The Court of Justice provided further guidance on long-term exclusivity clauses in distribution agreements

In an Order of 4 December 2014, the Court of Justice provided guidance on the compliance of long-term exclusive purchasing or "single branding" clauses in distribution agreements on the basis of preliminary questions from a Spanish civil court. The Court of Justice decided that long-term exclusivity clauses may not have the effect of restricting competition if the parties to the agreement have a limited market share and the duration of the exclusivity clause is not manifestly excessive of what is common in the relevant market.

The case concerned a supply agreement between oil supplier Galp and gas station operator Estación de Servicio Pozuelo, which included a single branding clause on the basis of which Estación de Servicio Pozuelo was bound to exclusively purchase oil products from Galp for a period of at least 30 years.

As already established in previous case law, the court noted that exclusive purchasing clauses cannot have the object to restrict competition but that the effects of the clauses need to be verified. The effects of the clause should not be assessed in isolation but account has to be taken of the legal and economic context, including similar contracts in the relevant market. If the market is not easily accessible as a result of a cumulation of long-term exclusivity clauses in the relevant market, it should be assessed whether the contract at stake significantly contributes to this foreclosure effect, taking into account the market position of the contract parties and the duration of the exclusivity. If the duration of the exclusivity is manifestly excessive of what is common on the relevant market, the clause will in principle be in violation of Article 101 TFEU. This will be a question to be decided by the referring court.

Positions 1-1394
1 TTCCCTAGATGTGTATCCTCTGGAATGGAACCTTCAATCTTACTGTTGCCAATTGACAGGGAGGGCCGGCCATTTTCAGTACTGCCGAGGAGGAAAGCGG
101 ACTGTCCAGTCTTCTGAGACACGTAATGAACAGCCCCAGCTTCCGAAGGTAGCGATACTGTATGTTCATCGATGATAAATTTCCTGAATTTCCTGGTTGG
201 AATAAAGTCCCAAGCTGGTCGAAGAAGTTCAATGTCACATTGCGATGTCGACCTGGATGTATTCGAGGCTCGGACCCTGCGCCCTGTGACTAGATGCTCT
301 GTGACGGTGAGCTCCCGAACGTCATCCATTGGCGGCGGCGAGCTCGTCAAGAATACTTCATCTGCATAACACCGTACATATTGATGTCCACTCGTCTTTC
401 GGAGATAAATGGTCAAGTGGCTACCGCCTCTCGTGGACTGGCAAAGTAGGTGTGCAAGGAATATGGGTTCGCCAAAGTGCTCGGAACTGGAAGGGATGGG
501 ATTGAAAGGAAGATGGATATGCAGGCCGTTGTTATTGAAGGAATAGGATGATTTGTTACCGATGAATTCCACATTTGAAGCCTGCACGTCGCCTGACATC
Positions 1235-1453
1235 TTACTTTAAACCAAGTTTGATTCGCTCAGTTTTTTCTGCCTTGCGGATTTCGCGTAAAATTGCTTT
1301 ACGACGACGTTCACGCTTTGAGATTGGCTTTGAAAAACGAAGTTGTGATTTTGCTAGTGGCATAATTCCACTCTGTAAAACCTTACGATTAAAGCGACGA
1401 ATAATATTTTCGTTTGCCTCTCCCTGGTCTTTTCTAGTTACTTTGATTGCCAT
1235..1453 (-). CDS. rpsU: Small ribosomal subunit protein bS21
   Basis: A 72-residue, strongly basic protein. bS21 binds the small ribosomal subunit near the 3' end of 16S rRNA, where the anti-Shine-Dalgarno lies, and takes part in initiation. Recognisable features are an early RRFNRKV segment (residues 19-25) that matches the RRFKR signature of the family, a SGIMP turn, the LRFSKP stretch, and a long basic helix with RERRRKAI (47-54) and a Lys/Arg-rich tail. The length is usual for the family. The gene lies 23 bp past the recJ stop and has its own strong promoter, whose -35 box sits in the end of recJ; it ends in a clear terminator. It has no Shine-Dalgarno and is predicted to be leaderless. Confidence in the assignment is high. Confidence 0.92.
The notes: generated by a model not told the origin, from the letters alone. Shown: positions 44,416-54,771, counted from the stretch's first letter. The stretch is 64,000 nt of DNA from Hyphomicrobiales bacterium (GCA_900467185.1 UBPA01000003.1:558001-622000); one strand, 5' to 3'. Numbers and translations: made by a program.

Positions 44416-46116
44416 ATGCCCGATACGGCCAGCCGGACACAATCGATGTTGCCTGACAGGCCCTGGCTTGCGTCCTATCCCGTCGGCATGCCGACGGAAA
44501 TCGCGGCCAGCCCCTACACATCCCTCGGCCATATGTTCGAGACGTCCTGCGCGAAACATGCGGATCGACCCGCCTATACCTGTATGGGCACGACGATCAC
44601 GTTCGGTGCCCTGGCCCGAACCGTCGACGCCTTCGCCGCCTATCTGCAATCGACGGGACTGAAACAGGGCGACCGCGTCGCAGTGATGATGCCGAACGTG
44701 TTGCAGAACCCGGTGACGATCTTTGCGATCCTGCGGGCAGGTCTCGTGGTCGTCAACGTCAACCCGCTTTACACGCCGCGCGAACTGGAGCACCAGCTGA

The Court of Justice continued and made an interesting addition by also considering that if the market share of GALP was only 3%, as stated by the referring court, it would be contrary to the purpose of free competition to declare a long-term exclusivity clause void, as this would make it more difficult for GALP to penetrate the market in favor of other parties with a stronger market position (in the case at hand 70% of the market was controlled by three competitors).

The case confirms that exclusive purchasing clauses with a duration that extends beyond the five year exemption for parties with a market share of 30% or less under Article 5 of the Block Exemption Regulation for vertical agreements, may very well still comply with competition law. Such clauses should be assessed on the basis of an effects-based approach, taking into account particularly the market position and relative duration of the clauses in the market context.

See for a more extensive analysis of the legal framework for exclusivity clauses in distribution agreements (in Dutch) S. Tuinenga, "Gas terug bij exclusiviteitsbedingen in de brandstofsector", M&M 2014-4.